Lots of people I talk to, particularly people who read this blog, dont seem to know a lot about how to use feed readers, or even why one would want to use one. So here’s a basic guide to why people (including me) use feed readers, and basic how to.
When you visit a blog to check for new posts, you have to navigate to the page, often people have blogs bookmarked, so they can go straight to them, but just as often they dont. This kind of blog reading is fine, if you only want to read one or two blogs, but once you get deeper into the world of blogs, (and it doesnt take long) you will find there are lots of very interesting blogs out there, which are full of fascinating stuff, which you will want to read.
So you end up with a whole list of sites to visit, and you have to navigate to each one, to be honest it gets to be a pain. This is when the usefullness of feed readers begins to kick in.
With a feed reader, you have only the one page to look at. You go to that page, and it shows you a list of all the blogs you have subscribed to, and whether they have any new posts. Many bloggers post infrequently, and if you have to check their page all the time, only to find there are no new posts for days/weeks on end, it gets a bit wearing. But a feed reader will tell you at a glance if there are any new posts.
The picture above shows what my feed reader looks like at the moment, you can see that there are five unread feeds, all Treehugger (which produces upwards of 40 posts each day) and I can quickly scroll through them on the right hand panel, to see if there are any I want to read or not.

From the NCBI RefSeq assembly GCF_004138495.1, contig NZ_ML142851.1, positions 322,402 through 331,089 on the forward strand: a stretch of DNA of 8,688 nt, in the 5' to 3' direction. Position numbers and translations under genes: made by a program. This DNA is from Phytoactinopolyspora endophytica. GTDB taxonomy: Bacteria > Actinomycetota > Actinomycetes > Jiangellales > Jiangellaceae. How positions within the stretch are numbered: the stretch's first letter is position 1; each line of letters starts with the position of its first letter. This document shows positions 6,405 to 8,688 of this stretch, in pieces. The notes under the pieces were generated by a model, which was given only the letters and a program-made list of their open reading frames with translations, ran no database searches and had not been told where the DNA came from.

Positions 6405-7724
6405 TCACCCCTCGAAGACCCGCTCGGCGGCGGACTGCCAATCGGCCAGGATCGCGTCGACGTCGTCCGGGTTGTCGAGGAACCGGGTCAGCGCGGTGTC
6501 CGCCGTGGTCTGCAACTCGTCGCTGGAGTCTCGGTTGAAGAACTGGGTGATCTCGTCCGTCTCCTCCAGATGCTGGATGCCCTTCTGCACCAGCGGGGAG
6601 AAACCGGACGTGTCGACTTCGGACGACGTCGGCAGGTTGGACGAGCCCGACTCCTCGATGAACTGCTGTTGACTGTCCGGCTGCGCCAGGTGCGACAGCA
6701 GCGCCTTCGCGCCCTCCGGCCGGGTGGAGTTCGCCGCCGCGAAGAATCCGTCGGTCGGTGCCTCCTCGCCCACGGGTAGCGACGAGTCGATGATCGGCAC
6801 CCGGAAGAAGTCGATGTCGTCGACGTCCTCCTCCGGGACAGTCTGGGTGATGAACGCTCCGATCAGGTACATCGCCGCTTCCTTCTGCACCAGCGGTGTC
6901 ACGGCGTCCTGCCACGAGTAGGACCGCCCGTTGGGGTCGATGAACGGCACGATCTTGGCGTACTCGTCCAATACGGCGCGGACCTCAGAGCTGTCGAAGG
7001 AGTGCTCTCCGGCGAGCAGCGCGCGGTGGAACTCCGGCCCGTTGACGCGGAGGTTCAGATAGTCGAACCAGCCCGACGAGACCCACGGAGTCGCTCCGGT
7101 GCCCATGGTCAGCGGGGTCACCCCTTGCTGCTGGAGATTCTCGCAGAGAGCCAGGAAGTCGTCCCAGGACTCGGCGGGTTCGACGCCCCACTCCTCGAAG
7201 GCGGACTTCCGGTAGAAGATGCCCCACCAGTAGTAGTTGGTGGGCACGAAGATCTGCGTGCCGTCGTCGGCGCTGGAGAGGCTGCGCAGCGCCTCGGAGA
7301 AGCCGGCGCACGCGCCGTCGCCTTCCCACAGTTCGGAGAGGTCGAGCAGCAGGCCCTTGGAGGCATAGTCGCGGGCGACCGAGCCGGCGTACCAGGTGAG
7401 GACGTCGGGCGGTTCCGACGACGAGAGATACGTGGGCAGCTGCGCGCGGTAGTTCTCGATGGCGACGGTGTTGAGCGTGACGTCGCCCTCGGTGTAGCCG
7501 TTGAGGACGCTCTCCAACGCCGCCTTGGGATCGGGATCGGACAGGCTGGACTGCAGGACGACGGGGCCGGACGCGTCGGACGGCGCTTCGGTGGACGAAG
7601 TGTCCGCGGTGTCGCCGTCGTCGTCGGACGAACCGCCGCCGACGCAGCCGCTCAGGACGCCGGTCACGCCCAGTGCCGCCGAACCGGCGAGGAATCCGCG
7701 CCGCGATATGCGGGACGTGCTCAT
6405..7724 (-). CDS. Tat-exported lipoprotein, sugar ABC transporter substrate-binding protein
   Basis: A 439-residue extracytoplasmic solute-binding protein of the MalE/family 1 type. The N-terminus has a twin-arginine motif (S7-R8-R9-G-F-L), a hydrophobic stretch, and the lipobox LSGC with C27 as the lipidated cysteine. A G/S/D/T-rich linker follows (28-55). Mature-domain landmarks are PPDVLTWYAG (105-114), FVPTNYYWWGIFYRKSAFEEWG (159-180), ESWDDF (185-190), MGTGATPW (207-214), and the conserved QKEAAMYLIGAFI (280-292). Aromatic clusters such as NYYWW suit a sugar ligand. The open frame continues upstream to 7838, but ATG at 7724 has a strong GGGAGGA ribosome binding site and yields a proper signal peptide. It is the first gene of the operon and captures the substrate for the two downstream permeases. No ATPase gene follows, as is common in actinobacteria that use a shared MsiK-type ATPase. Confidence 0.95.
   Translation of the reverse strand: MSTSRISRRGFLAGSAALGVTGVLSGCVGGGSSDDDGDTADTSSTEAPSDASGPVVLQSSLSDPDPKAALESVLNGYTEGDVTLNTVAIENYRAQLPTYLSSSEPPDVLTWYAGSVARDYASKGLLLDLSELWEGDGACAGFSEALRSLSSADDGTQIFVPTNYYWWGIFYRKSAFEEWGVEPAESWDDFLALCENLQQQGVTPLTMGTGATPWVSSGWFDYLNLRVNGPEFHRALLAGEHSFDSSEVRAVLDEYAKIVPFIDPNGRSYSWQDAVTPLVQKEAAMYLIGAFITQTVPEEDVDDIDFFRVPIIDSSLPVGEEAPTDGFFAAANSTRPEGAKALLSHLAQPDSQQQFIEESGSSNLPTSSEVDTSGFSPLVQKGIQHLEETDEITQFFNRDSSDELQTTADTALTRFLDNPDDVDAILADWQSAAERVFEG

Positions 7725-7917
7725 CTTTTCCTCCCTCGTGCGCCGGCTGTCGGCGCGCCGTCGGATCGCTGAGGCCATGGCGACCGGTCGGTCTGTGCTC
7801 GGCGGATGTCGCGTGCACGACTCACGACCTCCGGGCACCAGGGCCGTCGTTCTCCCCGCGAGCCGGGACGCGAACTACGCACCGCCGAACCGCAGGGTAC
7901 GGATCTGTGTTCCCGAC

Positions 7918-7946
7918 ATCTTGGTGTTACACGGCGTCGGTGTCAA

If I find it really interesting, and want to see what comments there are etc., I can quickly navigate to the blog site, and follow it from there.
How do you get a feed reader? I personally use the google reader, which is very simple. Simply create an account on google, using your email address and a password, then you can set up your reader. Once you have your account, you can either visit your favourite blogs and subscribe to them by clicking the rss logo on the site… Or you can simply use the add subscription panel in the feed reader and put the relevant url’s into the box.
I keep up with about fifty blogs, and most of them are generally pretty interesting. If I wanted to I am sure I could read even more widely, but I find that this gives me enough to be going along with 😉 If I didnt use a feed reader I would never be able to read them all.
I warmly reccomend you find a reader you are happy with, and then gentle reader, kindly subscribe to my feed… Any recomendations for good feed readers or handy tips for optimising the process are warmly welcomed.